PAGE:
He appealed to leaders of the all the central unions including CITU, AITUC, INTUC and BMS to engage with the government and find amicable solutions to the issues raised by them. The Industry shares some of the concerns like rising prices, but then “we need to work together to resolve the issue and ensure better supplies which is possible by higher investment and production. The workers’role in this area too is of paramount importance,” he said.
Mr. Dhoot also appealed to the government to immediately engage with the labour unions to find out amicable solutions to the issues raised by them.

Tuesday, February 5, 2013

More about the breast pump and hygiene

Breast Pump Basics

  • Breast shield: Cone-shaped cup that fits over the nipple and surrounding area.
  • Pump: Creates the gentle vacuum that expresses milk. The pump may be attached to the breast-shield or have plastic tubing to connect the pump to the breast shield.
  • Milk container: Detachable container that fits below the breast shield and collects milk as it is pumped.

These days, many new mothers return to the workplace with a briefcase in one hand—and a breast pump kit in the other.

For those moms working outside the home who are breastfeeding their babies (and those who travel or for other reasons can’t be with their child throughout the day), using a breast pump to “express” (extract) their milk is a must.

The Food and Drug Administration (FDA) oversees the safety and effectiveness of these medical devices.

New mothers may have a host of questions about choosing a breast pump. What type of breast pump should they get? How do they decide ahead of time which pump will fit in best with their daily routines? Are pumps sold “used” safe?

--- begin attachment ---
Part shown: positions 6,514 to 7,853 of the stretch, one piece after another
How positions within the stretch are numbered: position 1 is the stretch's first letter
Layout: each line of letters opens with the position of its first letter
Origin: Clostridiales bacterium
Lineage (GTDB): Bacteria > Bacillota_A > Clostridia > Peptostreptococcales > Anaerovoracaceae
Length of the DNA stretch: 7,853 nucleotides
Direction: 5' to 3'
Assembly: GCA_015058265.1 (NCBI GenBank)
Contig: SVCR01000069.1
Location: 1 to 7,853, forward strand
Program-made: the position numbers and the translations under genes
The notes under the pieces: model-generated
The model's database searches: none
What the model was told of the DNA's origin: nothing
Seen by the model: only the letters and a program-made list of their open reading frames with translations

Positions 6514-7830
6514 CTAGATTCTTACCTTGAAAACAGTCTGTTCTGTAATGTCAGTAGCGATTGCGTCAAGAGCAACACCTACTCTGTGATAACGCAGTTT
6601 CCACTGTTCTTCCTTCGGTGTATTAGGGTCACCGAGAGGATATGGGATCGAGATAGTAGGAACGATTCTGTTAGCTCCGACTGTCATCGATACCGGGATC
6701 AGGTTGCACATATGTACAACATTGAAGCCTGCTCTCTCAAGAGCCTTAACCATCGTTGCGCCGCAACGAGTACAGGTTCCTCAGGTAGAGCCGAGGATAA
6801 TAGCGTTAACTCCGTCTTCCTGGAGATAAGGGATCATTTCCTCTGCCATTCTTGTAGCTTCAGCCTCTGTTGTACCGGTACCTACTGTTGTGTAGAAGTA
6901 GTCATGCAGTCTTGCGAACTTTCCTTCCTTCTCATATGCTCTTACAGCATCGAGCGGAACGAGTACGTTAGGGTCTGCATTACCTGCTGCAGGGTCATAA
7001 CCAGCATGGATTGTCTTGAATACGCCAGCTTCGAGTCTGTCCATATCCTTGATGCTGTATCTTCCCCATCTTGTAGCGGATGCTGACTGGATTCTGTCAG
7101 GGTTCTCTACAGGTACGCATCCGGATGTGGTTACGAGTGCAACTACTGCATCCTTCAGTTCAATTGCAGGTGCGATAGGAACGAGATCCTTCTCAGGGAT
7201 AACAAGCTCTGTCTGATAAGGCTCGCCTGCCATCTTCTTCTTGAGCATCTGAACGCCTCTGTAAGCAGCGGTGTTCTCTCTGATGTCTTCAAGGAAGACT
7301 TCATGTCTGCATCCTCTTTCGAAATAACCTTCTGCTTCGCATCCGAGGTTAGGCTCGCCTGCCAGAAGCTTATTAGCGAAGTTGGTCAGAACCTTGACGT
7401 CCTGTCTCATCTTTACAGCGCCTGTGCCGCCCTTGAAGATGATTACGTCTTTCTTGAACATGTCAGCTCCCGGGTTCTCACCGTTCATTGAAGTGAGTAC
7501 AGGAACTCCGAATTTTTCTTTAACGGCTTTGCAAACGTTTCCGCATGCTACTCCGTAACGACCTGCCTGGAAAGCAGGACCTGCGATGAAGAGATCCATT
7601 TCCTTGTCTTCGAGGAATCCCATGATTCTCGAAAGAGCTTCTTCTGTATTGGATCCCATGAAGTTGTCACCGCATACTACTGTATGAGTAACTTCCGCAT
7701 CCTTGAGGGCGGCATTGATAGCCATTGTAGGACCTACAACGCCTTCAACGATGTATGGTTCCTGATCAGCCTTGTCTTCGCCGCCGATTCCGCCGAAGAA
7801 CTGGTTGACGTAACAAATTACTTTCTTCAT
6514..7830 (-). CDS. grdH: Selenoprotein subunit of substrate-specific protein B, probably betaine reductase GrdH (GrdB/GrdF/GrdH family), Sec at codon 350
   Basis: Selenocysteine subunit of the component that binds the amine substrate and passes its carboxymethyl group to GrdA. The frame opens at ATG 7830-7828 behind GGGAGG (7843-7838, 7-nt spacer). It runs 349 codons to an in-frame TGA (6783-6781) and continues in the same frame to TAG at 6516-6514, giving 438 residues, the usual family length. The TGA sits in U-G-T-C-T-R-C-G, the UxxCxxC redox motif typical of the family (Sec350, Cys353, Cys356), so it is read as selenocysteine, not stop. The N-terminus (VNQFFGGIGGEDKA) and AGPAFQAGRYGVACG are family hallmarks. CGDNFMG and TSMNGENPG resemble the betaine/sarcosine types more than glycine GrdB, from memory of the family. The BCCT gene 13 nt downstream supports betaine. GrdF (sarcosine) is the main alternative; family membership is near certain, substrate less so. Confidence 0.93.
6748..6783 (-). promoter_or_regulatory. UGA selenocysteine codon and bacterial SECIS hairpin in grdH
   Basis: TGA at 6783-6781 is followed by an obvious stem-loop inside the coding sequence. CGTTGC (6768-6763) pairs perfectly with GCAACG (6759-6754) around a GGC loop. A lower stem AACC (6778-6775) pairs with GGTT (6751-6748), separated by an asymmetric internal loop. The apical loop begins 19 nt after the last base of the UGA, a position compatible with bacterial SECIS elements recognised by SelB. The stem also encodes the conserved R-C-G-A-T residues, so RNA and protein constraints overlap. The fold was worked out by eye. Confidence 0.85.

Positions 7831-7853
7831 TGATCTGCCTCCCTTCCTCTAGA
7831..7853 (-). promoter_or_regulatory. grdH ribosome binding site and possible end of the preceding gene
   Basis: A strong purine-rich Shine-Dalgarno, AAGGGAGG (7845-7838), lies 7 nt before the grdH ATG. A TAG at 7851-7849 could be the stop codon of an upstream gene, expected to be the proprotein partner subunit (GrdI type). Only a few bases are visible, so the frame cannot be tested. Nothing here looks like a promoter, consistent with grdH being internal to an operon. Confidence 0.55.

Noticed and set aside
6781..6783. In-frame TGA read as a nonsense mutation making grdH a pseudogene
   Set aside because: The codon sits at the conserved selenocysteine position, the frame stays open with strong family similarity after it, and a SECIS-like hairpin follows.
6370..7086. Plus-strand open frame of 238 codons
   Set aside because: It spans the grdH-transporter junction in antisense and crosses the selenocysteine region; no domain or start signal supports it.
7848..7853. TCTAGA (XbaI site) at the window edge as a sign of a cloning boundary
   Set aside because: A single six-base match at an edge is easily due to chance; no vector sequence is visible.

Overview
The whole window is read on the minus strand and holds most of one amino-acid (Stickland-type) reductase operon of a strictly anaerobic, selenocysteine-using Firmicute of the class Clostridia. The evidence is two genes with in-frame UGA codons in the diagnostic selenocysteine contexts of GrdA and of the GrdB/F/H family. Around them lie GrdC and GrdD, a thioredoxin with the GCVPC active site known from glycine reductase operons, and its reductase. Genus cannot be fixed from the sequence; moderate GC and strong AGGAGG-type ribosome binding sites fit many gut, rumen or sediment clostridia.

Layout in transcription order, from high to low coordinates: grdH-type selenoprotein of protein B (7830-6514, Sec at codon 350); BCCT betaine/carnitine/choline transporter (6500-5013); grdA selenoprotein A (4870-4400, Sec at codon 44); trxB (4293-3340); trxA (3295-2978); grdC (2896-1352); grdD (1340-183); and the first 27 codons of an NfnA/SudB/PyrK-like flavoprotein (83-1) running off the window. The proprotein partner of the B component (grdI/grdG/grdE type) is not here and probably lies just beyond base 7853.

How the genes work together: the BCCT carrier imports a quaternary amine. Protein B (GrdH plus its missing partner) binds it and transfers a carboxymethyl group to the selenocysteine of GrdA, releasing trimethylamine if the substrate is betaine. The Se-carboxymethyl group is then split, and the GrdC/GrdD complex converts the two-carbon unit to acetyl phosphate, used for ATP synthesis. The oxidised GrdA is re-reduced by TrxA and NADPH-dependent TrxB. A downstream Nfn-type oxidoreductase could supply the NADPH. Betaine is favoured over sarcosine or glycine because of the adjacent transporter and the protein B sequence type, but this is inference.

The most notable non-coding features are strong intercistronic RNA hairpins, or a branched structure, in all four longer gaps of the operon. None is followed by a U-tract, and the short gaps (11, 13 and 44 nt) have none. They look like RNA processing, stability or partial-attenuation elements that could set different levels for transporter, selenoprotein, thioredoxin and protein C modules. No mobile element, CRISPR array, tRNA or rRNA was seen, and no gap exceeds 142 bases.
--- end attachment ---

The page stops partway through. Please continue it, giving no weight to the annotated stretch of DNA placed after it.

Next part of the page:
Choosing the Right Pump for You

Kathryn S. Daws-Kopp, an electrical engineer at FDA, explains that all breast pumps consist of a few basic parts: a breast shield that fits over the nipple, a pump that creates a vacuum to express the milk, and a detachable container for collecting the milk.

There are three basic kinds of pump: manual, battery-powered and electric. Mothers can opt for double pumps, which extract milk from both breasts at the same time, or single, which extract milk from one breast at a time.

Daws-Kopp, who reviews breast pumps and other devices for quality and safety, suggests that mothers talk to a lactation consultant, whose expertise is in breastfeeding, or other health care professional about the type of breast pump that will best fit their needs. Questions for new moms to keep in mind include:
How do I plan to use the pump? Will I pump in addition to breastfeeding? Or will I just pump and store the milk?
Where will I use the pump? At work? When I’m traveling?
Do I need a pump that’s easy to transport? If it’s electric, will I have access to an outlet?
Does the breast shield fit me? If not, will the manufacturer let me exchange it?

Should You Buy or Rent?

There’s also the decision of whether to buy or rent a breast pump. Many hospitals, lactation consultants and specialty medical supply stores rent breast pumps for use by multiple users, Daws-Kopp notes.